One of the more intriguing developments in Succession Law over the past few years has been the rise of ‘informal’ wills as a legitimate testamentary instrument. Following amendments to the Succession Act 1981 (Qld) in 2006, the law in Queensland now permits a court to dispense with the formal requirements of making a will and permit an informal document to be admitted to probate. Analogous legislation now also exists in most other Australian jurisdictions.
The cornerstone factor is now that of intention. If it can be demonstrated that the deceased intended for a document to express his or her testamentary wishes, the courts have shown that they are prepared to recognise it as a legally enforceable will or codicil. This philosophy was best summed up recently by Lindsay J of the NSW Supreme Court, stating that as a result of these new laws “a premium is placed on substance over form”. This shift has consequently led to some interesting case law as of late:
- Re Estate of Wai Fun Chan, Deceased  NSWSC 1107 involved a ‘video will’ whereby a digital recording taken by one of the testator’s children leading up to her death was accepted as a codicil to her pre-existing formal will. In admitting the recording as valid the court had regard to the immanency of her death; the testamentary nature of the language used; and her demeanour as she articulated her wishes.
- Another NSW decision, that of Estate of Roger Christopher Currie, late of Balmain  NSWSC 1098, similarly upheld the validity of a ‘computer will’ that was found encrypted on the testator’s hard-drive several months after his death. The deceased had typed at the end of the document “signed by the writer Roger Christopher Currie” and this was deemed a sufficient attestation.
Despite these informal wills ultimately being upheld, this by no means ensures that any informal document will be recognised as valid. In each of the above judgments the courts cautioned against relying on improperly executed wills, and emphasised that these particular cases had a number of factors to demonstrate that the documents, indeed, carried intention. Other cases have been less successful in mounting this argument:
- Mahlo v Hehir QSC 243 also involved a computer will, but in that case, the court was not convinced that the document carried sufficient testamentary intention. Key to this was the fact that the deceased was aware of the formal requirements of a will (having executed a formal will several months earlier) yet no attestation clause or signature was included.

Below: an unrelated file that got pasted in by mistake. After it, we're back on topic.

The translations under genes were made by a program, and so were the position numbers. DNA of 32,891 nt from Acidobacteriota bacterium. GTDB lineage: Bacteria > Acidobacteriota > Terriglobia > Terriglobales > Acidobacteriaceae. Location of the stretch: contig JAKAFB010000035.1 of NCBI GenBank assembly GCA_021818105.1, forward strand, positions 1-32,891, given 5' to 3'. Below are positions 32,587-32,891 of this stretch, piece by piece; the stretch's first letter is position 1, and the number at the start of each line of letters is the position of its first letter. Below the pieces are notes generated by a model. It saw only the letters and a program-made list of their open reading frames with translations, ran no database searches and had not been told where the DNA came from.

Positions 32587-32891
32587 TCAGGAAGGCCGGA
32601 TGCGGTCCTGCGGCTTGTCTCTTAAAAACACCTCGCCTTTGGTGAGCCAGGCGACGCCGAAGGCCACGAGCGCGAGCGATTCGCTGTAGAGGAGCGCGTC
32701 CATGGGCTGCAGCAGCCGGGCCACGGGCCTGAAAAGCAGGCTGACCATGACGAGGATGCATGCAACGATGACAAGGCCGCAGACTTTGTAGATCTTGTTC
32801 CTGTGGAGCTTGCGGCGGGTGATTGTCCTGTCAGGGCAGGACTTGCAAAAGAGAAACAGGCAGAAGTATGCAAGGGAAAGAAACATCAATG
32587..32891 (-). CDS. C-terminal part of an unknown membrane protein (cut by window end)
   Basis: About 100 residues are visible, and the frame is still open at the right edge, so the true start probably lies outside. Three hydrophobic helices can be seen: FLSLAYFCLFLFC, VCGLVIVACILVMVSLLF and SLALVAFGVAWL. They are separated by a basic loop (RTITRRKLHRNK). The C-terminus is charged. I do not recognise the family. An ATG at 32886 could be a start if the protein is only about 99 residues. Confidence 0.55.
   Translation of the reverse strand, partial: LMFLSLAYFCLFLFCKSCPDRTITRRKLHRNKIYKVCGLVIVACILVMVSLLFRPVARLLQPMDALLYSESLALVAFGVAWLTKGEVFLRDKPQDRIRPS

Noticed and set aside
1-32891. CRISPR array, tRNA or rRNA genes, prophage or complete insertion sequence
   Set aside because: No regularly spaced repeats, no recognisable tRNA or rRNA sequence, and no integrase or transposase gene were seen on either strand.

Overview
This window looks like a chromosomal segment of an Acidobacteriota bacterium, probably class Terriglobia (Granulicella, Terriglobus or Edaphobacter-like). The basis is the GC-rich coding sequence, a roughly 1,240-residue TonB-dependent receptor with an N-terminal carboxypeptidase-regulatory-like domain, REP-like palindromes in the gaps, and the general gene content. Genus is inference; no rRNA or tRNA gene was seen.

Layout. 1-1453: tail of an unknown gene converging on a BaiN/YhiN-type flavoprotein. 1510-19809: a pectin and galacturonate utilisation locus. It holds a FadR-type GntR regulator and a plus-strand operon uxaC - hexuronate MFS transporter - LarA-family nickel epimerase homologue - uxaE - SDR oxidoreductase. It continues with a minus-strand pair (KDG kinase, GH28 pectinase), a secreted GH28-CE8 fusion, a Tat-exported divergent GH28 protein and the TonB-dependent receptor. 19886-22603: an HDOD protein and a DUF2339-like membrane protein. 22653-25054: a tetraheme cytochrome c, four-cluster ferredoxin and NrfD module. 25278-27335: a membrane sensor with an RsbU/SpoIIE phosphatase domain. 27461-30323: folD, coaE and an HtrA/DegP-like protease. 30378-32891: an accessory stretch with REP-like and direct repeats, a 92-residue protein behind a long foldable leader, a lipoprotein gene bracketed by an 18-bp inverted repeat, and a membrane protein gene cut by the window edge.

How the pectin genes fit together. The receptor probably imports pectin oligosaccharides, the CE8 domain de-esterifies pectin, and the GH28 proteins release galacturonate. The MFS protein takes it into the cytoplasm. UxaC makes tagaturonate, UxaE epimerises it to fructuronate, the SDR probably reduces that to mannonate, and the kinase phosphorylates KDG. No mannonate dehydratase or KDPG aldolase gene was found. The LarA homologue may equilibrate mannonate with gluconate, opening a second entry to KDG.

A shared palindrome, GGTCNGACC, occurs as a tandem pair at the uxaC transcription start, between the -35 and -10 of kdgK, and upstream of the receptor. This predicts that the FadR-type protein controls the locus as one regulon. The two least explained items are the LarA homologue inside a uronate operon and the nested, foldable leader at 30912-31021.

- Lindsay v McGrath  QCA 206 involved an informal document that sought to exclude one child of the testator from any entitlement and give everything to his son. In a split 2:1 decision, the Court rejected the document because subsequent amendments were deemed evidence that it was subject to [at 73] “further thought, deliberation or possible revision”; so intention did not flow.
The courts have consistently distinguished between a document intended to act as a will with a document drafted in anticipation of executing a proper will. In these above examples, the documents in question were deemed to fall into this latter category.
Further discouraging the use of informal wills is the fact that proving their validity necessarily involves lengthy (and expensive) court proceedings, which ultimately diminishes the net worth of the estate. A comprehensive analysis of the circumstances surrounding each case is necessary before the courts can make an informed decision – and this represents costs in the order of tens of thousands.
A prudent testator should always engage with an experienced Succession Law practitioner when considering an estate plan. Not only does this provide the peace of mind of reducing uncertainty (thereby ensuring that your testamentary wishes are followed), in the end, it will save your family from the emotional and financial stresses of court.